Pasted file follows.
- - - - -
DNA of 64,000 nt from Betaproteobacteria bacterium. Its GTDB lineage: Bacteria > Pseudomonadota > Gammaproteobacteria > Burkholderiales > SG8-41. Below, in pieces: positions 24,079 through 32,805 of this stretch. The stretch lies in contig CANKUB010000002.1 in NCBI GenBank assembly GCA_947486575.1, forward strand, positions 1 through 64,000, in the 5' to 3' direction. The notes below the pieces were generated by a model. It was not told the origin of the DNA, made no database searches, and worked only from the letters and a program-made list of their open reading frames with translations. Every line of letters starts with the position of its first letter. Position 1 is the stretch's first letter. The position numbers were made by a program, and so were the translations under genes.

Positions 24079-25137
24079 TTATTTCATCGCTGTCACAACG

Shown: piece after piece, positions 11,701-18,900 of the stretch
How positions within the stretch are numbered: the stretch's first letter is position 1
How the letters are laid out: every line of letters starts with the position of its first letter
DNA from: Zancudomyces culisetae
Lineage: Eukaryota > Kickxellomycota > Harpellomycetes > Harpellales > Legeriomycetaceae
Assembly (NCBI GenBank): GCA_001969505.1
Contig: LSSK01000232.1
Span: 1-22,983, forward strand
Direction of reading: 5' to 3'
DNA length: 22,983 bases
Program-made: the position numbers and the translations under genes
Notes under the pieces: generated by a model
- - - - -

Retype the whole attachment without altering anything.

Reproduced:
DNA of 64,000 nt from Betaproteobacteria bacterium. Its GTDB lineage: Bacteria > Pseudomonadota > Gammaproteobacteria > Burkholderiales > SG8-41. Below, in pieces: positions 24,079 through 32,805 of this stretch. The stretch lies in contig CANKUB010000002.1 in NCBI GenBank assembly GCA_947486575.1, forward strand, positions 1 through 64,000, in the 5' to 3' direction. The notes below the pieces were generated by a model. It was not told the origin of the DNA, made no database searches, and worked only from the letters and a program-made list of their open reading frames with translations. Every line of letters starts with the position of its first letter. Position 1 is the stretch's first letter. The position numbers were made by a program, and so were the translations under genes.

Positions 24079-25137
24079 TTATTTCATCGCTGTCACAACG

Shown: piece after piece, positions 11,701-18,900 of the stretch
How positions within the stretch are numbered: the stretch's first letter is position 1
How the letters are laid out: every line of letters starts with the position of its first letter
DNA from: Zancudomyces culisetae
Lineage: Eukaryota > Kickxellomycota > Harpellomycetes > Harpellales > Legeriomycetaceae
Assembly (NCBI GenBank): GCA_001969505.1
Contig: LSSK01000232.1
Span: 1-22,983, forward strand
Direction of reading: 5' to 3'
DNA length: 22,983 bases
Program-made: the position numbers and the translations under genes
Notes under the pieces: generated by a model